Misguided, uncontrolled compliance has gone completely LOCO
Growing compliance profession needs government oversight, says Al Rosen
TORONTO – The effectiveness of rapidly growing compliance demands in our lives is long overdue for a thorough evaluation. How many puzzling requests have you recently received, requiring updates of your personal information? They seem to come from everywhere — insurance companies, banks, brokerage firms, credit card companies, even your dentist.
The letters, typically requests for updated information, are signed by a “licensed official compliance officer,” or LOCO. If you do not reply completely within 21 days, LOCO will call you to explain the assigned penalties, including his policy of taking no prisoners. Have a nice day.
I believe that the LOCO gang should be brought under control through an effective oversight body that restricts the collection of data. Why some entities need answers to specific personal finance questions should be explained and justified.
We already know that leaks from massive databases are all too common. Look no further than the massive leak from Equifax in 2017, which may have affected as many as 100,000 Canadians. Too many of these compliance update requests from the LOCO gang seem like mere make-work projects.
A weird letter will arrive in the mail that essentially asks whether you are still alive. And, if you are still alive, would you please pay your tax bill, make a dubious donation or take a special trip. Of course, you must complete a number of written forms that absolutely must be notarized. These are apparently essential so that some personalized future plan of attack against you can be formalized.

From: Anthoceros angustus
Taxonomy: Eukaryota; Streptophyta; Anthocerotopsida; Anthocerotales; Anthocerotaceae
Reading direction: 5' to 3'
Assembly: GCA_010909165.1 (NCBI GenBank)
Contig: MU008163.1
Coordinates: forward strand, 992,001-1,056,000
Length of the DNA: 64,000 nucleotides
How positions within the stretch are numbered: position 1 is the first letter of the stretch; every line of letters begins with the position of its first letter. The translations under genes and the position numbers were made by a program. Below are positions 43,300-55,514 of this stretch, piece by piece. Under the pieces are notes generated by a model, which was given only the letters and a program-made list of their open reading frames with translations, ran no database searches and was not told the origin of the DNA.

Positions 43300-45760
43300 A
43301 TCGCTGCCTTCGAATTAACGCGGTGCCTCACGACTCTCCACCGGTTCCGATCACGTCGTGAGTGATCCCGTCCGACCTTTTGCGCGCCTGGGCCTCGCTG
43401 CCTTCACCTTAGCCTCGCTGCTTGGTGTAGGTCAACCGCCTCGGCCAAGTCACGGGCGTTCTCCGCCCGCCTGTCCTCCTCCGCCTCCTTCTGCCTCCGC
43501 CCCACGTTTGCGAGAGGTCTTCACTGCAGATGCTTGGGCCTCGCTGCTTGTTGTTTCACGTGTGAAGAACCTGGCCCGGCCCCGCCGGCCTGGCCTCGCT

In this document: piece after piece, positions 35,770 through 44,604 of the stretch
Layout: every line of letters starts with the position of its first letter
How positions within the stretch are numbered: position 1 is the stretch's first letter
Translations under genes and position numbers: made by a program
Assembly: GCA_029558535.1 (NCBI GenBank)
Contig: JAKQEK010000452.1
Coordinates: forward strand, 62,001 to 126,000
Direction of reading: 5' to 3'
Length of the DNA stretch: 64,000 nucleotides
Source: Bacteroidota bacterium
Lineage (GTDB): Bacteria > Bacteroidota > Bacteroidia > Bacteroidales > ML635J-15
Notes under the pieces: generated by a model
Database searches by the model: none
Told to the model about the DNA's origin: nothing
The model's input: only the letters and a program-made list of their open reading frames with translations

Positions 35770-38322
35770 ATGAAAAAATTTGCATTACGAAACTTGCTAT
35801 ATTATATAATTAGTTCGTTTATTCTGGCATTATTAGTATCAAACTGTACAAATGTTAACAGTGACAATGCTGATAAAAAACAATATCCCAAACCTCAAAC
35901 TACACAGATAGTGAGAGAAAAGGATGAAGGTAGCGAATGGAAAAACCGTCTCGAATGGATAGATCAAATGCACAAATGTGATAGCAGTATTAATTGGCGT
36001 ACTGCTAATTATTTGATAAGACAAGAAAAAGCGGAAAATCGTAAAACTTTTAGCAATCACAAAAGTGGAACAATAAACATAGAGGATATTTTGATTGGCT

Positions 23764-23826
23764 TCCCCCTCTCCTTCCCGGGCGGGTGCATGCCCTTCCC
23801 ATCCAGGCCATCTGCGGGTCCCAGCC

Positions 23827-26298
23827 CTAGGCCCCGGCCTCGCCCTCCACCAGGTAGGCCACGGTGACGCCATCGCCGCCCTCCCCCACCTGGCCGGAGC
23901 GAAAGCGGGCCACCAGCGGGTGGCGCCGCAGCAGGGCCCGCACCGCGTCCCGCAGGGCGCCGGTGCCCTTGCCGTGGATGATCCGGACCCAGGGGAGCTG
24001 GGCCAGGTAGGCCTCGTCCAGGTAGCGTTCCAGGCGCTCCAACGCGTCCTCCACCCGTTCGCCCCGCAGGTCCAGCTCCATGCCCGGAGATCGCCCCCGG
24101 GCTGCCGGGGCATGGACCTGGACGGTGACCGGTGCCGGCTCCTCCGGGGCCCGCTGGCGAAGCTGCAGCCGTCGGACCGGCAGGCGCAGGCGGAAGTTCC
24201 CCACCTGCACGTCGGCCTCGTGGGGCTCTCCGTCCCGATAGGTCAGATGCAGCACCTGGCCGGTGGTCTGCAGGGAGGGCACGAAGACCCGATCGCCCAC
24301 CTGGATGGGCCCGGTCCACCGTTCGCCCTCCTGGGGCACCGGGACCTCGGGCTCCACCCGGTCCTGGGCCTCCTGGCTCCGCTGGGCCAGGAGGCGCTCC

After writing in your birth date on Form #1001, you will be asked again for your birthdate on Form #1002. Do not write “It has not changed since I completed Form #1001, one hour ago.” Your obedience is required on all forms. Graciously, not every form will ask you for a separate I.D. or access code, or birthdate.
LOCO has completed courses in Stern Behaviour. Thus, you would be wise to hire an interpreter so as to not annoy him, especially if you haven’t fully answered every question on every page.
Obviously, the compulsory forms were designed by another person of LOCO’s calibre. But don’t try speaking to LOCO in person to protest the duplication of questions or underlying logic, if any, of the forms. LOCO did not enrol in the “Why the Information is Needed” course and LOCO’s employer long ago stopped offering it. A willing instructor could not be found and the instructors’ manual has been lost.
The LOCO pattern is to ask a bunch of questions that can easily be circumvented and prove nothing. For example, passports are now valid for 10 years; an insured policy holder may have died years ago but their relatives are still cashing their pension cheques. In my opinion, much of compliance is about fooling the public into thinking that regulations do exist, and that they are enforced. Well, it’s wake-up time.
The LOCO gang apparently are seeking to grow their own power base, whereby they can set their own levels of ethics and other niceties. Canada’s lawmakers have long-approved of freely delegating oversight to self-regulating bodies without any useful external controls. Personal data collected from updated individual forms can be and is being sold by some organizations to others, presumably to pay for periodic meetings in Las Vegas.
In 2016, the B.C. government took away the regulatory power of its provincial real estate association, declaring that it had lost the public’s confidence, and placed it under government oversight. The same potential for power cancellation has to exist for LOCOs, external auditors, and so on. The proliferation of compliance regulation and the potential for crisis speaks for itself.
Dr. Al Rosen, FCA, FCMA, FCPA, CFE, CIP and Mark Rosen, MBA, CFA, CFE, provide independent, forensic accounting investment research. They are the co-authors of Easy Prey Investors: Why Broken Safety Nets Threaten Your Wealth. Learn more at Accountability Research Corporation and Rosen & Associates Limited.
The views and opinions expressed by contributing writers to Canadian Accountant are their own. Canadian Accountant and its parent company bear no responsibility for the accuracy and opinions of contributing writers.